Surgical management of spinal deformities in cerebral palsy: A review

Sean M. Jones-Quaidoo, Scott Yang, Vincent Arlet

Research output: Contribution to journalReview articlepeer-review

25 Scopus citations


Cerebral palsy (CP) spinal deformities encompass a spectrum of deformities that are often initially treated non-operatively, only to result in progression of scoliotic curves and further morbidity. Various surgical interventions have been devised to address the progressive curvature of the spine. This endeavor cannot be taken lightly and at times can be encumbered by prior treatments such as the use of baclofen pumps or dorsal rhizotomies. Care of these patients requires a multidisciplinary approach and comprehensive preoperative and postoperative management, including nutritional status, orthopedic assessment of functional level with specific emphasis on the hips and pelvic obliquity, and wheelchair modifications. The surgical techniques in CP scoliosis have progressively evolved from the classic Luque-Galveston fixation methods, the use of unit rods, and lately the use of pedicle screws, to modern sacropelvic fixation. With the latter method, the spinal deformity in patients with CP can usually be almost completely corrected.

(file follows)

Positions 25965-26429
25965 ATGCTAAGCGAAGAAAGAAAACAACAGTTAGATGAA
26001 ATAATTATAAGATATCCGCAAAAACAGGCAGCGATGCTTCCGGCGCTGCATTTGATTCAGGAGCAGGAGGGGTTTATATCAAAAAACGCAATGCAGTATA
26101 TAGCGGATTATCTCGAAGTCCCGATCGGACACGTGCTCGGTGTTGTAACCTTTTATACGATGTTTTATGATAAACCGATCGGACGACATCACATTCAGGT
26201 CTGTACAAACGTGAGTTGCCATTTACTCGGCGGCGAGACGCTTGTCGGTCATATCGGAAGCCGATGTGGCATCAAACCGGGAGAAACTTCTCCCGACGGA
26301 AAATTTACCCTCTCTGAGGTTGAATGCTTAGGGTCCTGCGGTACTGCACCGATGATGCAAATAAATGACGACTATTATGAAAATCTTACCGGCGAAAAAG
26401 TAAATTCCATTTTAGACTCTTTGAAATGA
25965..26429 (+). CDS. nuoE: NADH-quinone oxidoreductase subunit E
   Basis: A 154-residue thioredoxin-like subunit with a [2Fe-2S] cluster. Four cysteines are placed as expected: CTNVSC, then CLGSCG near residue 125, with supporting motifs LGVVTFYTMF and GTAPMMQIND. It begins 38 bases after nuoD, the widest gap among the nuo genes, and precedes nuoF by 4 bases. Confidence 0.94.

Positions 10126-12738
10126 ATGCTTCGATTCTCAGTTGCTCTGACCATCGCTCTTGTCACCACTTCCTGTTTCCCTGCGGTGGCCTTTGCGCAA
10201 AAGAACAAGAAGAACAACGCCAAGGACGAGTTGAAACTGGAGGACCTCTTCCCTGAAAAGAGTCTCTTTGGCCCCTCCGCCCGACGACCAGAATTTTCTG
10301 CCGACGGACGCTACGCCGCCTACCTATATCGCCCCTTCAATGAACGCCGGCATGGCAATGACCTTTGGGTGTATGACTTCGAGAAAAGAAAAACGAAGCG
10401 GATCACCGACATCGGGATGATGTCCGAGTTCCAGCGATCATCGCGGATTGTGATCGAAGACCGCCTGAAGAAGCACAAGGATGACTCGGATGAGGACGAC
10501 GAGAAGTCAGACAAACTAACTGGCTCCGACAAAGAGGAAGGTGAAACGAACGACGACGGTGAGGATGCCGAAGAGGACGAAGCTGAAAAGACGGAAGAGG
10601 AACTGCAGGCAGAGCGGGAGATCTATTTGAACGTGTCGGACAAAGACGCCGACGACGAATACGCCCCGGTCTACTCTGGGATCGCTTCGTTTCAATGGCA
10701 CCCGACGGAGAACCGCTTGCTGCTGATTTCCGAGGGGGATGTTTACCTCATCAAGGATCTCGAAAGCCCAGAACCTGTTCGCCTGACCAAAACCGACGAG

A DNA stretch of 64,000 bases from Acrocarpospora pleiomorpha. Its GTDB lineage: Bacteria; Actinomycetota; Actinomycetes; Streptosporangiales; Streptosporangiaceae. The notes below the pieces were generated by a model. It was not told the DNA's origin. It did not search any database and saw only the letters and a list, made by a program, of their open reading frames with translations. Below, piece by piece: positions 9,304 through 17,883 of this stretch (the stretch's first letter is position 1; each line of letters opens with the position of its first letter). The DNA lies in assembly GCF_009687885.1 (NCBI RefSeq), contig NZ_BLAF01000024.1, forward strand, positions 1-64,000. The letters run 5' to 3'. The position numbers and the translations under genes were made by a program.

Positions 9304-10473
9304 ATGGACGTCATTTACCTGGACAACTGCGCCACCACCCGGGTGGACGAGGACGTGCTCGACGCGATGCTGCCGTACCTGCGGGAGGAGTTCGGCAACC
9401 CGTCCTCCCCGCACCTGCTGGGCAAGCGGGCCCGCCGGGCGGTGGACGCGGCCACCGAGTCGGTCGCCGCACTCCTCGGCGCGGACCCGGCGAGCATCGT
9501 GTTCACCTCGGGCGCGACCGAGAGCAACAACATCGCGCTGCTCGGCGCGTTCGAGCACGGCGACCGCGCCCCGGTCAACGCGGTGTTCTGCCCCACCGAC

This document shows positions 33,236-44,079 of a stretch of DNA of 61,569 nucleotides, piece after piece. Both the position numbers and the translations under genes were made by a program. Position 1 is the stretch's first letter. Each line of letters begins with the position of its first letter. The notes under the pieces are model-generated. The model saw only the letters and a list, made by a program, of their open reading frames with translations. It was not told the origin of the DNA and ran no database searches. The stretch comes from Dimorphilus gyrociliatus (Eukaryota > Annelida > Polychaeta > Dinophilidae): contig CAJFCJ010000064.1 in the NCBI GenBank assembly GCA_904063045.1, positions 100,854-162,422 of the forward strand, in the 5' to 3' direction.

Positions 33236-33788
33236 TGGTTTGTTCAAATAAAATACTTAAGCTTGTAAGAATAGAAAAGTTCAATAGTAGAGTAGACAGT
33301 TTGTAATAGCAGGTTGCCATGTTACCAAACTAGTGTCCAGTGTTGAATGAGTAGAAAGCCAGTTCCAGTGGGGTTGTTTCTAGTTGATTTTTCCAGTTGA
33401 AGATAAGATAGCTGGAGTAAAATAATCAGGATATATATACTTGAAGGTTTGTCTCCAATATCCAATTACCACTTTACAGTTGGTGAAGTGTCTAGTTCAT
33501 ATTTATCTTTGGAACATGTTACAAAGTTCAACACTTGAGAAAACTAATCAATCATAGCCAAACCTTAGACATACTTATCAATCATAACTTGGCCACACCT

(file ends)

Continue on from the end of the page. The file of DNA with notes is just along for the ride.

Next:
Original languageEnglish (US)
Pages (from-to)672-685
Number of pages14
JournalJournal of Neurosurgery: Spine
Issue number6
StatePublished - Dec 2010
Externally publishedYes


  • Cerebral palsy
  • Pelvic obliquity
  • Sacropelvic fixation
  • Scoliosis
  • Spastic spine
  • Unit rod

ASJC Scopus subject areas

  • Surgery
  • Neurology
  • Clinical Neurology


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